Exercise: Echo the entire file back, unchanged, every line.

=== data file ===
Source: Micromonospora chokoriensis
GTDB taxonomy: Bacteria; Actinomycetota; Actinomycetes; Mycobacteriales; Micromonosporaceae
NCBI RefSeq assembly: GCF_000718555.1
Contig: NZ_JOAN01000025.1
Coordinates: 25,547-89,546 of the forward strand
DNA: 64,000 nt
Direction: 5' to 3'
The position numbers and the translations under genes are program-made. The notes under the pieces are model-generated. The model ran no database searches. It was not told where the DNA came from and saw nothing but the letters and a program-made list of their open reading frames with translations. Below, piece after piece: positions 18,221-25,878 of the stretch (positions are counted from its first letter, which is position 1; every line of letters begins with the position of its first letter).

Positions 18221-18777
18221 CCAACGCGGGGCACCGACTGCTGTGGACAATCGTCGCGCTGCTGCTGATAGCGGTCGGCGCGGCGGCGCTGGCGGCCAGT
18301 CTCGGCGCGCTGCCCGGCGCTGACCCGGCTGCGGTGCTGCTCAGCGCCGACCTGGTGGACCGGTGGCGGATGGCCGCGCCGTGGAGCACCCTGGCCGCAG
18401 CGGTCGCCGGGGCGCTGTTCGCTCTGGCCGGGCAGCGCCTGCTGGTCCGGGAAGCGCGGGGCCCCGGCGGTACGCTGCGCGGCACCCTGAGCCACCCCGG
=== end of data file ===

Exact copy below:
Source: Micromonospora chokoriensis
GTDB taxonomy: Bacteria; Actinomycetota; Actinomycetes; Mycobacteriales; Micromonosporaceae
NCBI RefSeq assembly: GCF_000718555.1
Contig: NZ_JOAN01000025.1
Coordinates: 25,547-89,546 of the forward strand
DNA: 64,000 nt
Direction: 5' to 3'
The position numbers and the translations under genes are program-made. The notes under the pieces are model-generated. The model ran no database searches. It was not told where the DNA came from and saw nothing but the letters and a program-made list of their open reading frames with translations. Below, piece after piece: positions 18,221-25,878 of the stretch (positions are counted from its first letter, which is position 1; every line of letters begins with the position of its first letter).

Positions 18221-18777
18221 CCAACGCGGGGCACCGACTGCTGTGGACAATCGTCGCGCTGCTGCTGATAGCGGTCGGCGCGGCGGCGCTGGCGGCCAGT
18301 CTCGGCGCGCTGCCCGGCGCTGACCCGGCTGCGGTGCTGCTCAGCGCCGACCTGGTGGACCGGTGGCGGATGGCCGCGCCGTGGAGCACCCTGGCCGCAG
18401 CGGTCGCCGGGGCGCTGTTCGCTCTGGCCGGGCAGCGCCTGCTGGTCCGGGAAGCGCGGGGCCCCGGCGGTACGCTGCGCGGCACCCTGAGCCACCCCGG